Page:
Note: Do not, repeat, do not use soaps or perfumed shampoos or body washes. The chemicals will further irritate the burn and pain.


>Moisturize the skin while it's still damp.

>Don't use moisturizers or medicines that are chemical or petroleum-based. They will irritate the burn even more.

>Apply an aloe-based lotion to the burn. Some stores sell bottles of straight aloe, which is a natural burn soother.

>Put apple cider vinegar in a spray bottle and spray on the burn. It will smell awful, but will soothe the burn.

>Put witch hazel in a spray bottle and spray on the burn. It will soothe the burn as well as helping with inflammation.

>You can also use a cloth dipped in icy water or a package of frozen veggies wrapped in a cloth on the burn.

>The tannic acid in black tea has been found in studies to take the heat out of a sunburn. Make the tea, then let it cool. Apply with a cloth.

>You can also use an over the counter analgesic like Solarcaine or Lanacane.


While you're repairing the damage from the outside, remember that the damage was done on the inside. It makes sense to repair the inside, too. Taking aspirin, ibuprofen, and acetaminophen helps take the inflammation down from the inside. They also take out some of the heat from the skin.


You're adding moisture to your body in the form of lotions, aloe, tea, and various other wet treatments. Remember that drinking water keeps your skin moisturized better than all the lotion in the world. If you've drunk your fill, then remember that lots of foods carry water, too.

Eat things like tomatoes, cucumbers, sweet peppers, strawberries, watermelon, and such. Plain water can get boring, but snacking on these and other fruits and veggies with water in them will help.

Don't Peel

We know this is going to be almost impossible, but peeling the dead skin off actually makes the problem worse. Cover blisters with bandages and don't be tempted to puncture them. Let it be, and the body will heal itself.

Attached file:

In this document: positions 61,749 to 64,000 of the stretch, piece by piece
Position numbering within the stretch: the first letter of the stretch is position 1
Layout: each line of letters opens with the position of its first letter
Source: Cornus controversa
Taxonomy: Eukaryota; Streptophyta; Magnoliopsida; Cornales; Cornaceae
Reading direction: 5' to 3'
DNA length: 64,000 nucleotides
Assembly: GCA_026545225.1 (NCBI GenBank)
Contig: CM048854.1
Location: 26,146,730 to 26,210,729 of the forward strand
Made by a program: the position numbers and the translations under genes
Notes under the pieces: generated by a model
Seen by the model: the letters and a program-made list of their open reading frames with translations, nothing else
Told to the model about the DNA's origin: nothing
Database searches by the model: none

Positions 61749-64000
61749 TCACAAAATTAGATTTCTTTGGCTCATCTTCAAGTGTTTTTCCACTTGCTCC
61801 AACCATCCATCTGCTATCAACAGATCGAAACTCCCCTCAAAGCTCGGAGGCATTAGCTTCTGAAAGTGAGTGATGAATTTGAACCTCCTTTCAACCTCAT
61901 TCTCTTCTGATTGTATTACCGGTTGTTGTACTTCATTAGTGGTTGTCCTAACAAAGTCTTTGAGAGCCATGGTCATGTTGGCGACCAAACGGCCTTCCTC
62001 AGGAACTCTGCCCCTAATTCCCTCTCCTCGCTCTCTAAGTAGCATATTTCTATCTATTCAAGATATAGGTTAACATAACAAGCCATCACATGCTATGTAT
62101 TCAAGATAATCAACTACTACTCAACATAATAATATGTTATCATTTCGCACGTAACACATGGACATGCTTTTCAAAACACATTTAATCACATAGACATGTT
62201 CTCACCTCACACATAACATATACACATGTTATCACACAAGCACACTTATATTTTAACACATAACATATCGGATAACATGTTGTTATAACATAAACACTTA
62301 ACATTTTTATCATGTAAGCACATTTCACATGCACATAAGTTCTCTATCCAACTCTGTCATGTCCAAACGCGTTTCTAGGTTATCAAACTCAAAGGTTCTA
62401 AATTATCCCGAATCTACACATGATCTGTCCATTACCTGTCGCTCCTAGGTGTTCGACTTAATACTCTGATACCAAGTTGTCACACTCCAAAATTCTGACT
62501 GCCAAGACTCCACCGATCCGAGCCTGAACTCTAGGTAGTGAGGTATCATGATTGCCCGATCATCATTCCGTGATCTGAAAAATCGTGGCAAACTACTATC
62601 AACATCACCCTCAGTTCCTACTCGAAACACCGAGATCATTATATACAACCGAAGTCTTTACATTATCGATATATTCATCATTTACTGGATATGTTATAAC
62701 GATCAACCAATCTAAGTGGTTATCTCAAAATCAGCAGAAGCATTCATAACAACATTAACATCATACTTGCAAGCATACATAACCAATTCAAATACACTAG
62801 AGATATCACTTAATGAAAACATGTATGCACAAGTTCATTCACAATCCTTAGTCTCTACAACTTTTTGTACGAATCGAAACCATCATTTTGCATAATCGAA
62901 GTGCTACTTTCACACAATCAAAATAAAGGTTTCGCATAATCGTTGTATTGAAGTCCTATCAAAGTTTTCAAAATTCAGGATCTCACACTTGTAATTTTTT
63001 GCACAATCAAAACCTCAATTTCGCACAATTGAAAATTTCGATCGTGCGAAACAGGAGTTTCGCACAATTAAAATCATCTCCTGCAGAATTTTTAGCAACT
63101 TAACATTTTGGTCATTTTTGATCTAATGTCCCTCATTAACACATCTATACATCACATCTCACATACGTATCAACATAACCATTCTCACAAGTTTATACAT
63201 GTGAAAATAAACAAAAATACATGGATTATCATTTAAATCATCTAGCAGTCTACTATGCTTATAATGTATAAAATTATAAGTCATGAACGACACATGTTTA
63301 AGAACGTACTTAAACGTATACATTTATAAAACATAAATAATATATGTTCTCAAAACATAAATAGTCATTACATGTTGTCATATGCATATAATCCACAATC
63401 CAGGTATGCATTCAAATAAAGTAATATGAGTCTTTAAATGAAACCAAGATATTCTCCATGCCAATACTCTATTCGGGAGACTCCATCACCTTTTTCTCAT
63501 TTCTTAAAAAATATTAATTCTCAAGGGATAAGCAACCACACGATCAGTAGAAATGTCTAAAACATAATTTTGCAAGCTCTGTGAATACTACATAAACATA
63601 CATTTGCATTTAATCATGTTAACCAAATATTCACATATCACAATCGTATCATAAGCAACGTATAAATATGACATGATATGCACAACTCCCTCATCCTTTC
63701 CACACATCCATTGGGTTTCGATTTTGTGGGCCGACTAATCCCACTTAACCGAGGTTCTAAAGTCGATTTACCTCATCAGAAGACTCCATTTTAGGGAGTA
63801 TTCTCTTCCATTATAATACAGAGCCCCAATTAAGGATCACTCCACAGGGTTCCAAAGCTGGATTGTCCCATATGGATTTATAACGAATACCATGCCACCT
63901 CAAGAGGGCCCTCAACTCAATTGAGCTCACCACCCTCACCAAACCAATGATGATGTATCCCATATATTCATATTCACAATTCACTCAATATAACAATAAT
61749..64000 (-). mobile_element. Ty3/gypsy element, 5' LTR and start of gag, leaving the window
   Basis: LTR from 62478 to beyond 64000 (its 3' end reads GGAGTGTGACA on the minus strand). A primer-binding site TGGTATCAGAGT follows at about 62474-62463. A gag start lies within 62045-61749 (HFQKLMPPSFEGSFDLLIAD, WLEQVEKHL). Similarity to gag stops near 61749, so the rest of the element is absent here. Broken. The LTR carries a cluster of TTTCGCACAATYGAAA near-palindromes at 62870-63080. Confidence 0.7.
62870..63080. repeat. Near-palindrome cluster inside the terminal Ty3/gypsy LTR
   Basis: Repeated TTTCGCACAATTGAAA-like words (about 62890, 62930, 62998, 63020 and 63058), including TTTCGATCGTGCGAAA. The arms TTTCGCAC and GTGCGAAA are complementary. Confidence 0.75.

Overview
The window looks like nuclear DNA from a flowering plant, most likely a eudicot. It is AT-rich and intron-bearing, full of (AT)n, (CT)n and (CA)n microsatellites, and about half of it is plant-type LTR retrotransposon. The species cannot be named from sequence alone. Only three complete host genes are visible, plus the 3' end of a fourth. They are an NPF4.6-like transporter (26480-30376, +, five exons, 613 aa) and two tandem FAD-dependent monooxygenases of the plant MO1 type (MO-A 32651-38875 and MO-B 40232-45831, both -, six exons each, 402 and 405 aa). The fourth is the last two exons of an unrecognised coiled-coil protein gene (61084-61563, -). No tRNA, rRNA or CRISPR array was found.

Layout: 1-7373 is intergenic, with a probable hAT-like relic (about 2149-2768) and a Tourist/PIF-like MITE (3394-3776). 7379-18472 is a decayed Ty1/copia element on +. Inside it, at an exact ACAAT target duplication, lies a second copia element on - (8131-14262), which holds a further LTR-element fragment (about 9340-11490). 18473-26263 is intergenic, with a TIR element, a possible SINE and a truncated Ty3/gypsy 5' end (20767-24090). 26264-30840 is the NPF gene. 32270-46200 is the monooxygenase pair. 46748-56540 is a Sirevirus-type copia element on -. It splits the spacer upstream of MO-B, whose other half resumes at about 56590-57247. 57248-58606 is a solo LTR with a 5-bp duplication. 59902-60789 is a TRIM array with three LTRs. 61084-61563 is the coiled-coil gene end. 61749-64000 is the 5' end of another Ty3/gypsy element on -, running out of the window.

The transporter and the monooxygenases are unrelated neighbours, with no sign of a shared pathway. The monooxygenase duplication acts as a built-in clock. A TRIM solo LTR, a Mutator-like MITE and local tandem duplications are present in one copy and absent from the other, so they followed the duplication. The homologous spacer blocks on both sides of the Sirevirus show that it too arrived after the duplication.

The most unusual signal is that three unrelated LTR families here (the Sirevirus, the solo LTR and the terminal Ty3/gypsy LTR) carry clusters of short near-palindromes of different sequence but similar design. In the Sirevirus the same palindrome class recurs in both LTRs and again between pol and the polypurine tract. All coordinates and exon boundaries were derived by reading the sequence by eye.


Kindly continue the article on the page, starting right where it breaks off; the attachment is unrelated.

Of course, the best way to avoid all this pain and time lost from work is to prevent the sunburn from happening in the first place. Once skin has been burned, it takes the new layer of skin several months to toughen up. Until then, it will be raw and delicate.

To protect the new skin, wear a hat with a wide brim, sunglasses, lip balm, and cover-ups even while you sit under an umbrella.

Wear the highest level sun screen available, SPF 30 or higher. Read the ingredients. If it contains zinc oxide, titanium dioxide, or avobenzone, then grab it. Don't forget to cover your face, ears, back of the neck, and hands. You'll need to keep reapplying it, especially if you swim.


Fun in the sun with family and friends is a healthy, happy way to get exercise and fresh air. Overdoing it, though, causes pain and anguish. Not just that, but it causes wrinkling and aging as well as skin cancer.

You can still have fun in the sun with friends and family. All you have to do to prevent serious consequences is to take a few precautions. Dress appropriately, wear a hat and sun shades, slather on sun screen, and you should be covered, pardon the pun. Now get out there and throw that Frisbee!

Healthy Body Healthy Mind